The preceding three sections have defined the term ‘political power’ and the roles of politicians – who are appointed to lead in several aspects of a country’s governance. The remaining segments of this chapter examine how they exercise their powers and how they interact with the population they serve – assessing each facet in terms of its effect on the population:
(6.2) Political Ideologies and Approaches to Change. The labels ‘individualist’, ‘collectivist’, ‘conservative’ and ‘progressive’ describe ways of thinking. They affect a politician’s decision-making. In a democratic society, they form election platforms. They are reviewed here in terms of benefit to the public.
(6.3) Political Systems, Performance and Legitimacy. The different ways of organising a government, and the performance of the politicians within it, affect its legitimacy in the eyes of the population.
(6.4) The Pressures on Politicians from the population, from businesses, from interest groups and from the media – by different methods of communication and by exercising economic power – are applied to gain influence. Pressures are necessary if governments are to be responsive, but they tilt the balance of power on behalf of specific groups.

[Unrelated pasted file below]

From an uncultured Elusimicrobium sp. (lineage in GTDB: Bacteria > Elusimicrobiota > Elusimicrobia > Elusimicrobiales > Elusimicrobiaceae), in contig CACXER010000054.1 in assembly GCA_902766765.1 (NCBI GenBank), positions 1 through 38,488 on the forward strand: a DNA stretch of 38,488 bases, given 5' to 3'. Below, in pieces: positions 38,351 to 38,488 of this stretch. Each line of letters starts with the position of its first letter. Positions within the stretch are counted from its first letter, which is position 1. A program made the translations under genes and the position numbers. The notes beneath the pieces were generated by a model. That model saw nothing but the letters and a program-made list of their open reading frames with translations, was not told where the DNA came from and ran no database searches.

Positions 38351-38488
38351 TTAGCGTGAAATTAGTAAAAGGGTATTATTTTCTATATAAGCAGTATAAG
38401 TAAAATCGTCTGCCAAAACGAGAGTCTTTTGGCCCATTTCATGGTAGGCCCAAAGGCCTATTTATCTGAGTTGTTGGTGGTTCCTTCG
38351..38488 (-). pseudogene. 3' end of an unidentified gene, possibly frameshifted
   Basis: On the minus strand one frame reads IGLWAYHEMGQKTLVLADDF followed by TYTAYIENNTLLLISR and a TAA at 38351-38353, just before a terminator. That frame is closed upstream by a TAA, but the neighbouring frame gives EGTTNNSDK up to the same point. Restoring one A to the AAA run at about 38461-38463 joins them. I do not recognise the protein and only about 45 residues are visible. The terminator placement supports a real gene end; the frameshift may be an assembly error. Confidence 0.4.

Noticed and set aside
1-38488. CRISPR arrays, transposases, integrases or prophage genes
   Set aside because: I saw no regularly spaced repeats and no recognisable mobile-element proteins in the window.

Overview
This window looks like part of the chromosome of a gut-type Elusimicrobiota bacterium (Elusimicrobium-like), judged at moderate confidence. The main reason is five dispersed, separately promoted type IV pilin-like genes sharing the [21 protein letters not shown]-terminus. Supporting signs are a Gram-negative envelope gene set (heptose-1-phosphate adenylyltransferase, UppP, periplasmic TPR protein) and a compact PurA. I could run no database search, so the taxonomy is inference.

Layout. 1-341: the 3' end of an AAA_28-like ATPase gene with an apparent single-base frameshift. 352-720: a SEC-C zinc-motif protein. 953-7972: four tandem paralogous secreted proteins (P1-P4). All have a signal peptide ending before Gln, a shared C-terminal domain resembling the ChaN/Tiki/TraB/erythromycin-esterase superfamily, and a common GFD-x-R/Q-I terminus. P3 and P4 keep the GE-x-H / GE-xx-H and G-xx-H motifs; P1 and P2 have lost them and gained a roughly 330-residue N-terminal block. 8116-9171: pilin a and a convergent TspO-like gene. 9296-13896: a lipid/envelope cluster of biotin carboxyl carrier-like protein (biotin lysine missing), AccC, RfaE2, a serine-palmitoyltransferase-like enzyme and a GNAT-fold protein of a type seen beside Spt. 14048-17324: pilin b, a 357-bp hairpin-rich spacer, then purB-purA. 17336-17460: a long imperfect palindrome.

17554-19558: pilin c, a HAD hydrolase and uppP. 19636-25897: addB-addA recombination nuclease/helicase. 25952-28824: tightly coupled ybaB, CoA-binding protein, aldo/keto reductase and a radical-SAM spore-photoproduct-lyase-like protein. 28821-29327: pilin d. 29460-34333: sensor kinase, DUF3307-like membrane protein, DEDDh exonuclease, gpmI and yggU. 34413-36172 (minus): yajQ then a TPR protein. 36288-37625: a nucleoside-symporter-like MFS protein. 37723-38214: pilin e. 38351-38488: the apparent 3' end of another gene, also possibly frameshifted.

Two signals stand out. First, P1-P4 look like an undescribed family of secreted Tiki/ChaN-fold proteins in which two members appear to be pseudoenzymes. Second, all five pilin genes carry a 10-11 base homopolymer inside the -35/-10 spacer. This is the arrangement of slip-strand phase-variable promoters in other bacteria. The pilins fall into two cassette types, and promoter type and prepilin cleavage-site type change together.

(6.5) Representation and Consultation. Politicians are chosen as representatives of the population, and consultation can enable them to find out what people want; this can provide a better perspective than merely responding to the pressures described in the previous segment.
(6.6) Political Subsidiarity covers the range from personal participation in politics through to global organisations such as the United Nations. It raises issues about the balance of power between the different levels of governance: localisation versus centralisation.
(6.7) The Major Issues Requiring Political Negotiation – the most contentious issues in politics – relate to the scope of a government’s activities, how it spends taxpayers’ money, how it manages the economy, its management of change and diversity, and how it manages relationships with other countries. These often link back to the preceding segments of this chapter and to previous chapters.
(6.8) The ways of Ensuring that Politicians Serve the People involve challenging them and holding them to account, so that they serve the population well.
At this point in the chapter, readers who are just seeking an overview may wish to move to the next chapter (7). Alternatively, they may wish to go directly to a particular segment by following one of the above links, or continue to read sequentially.
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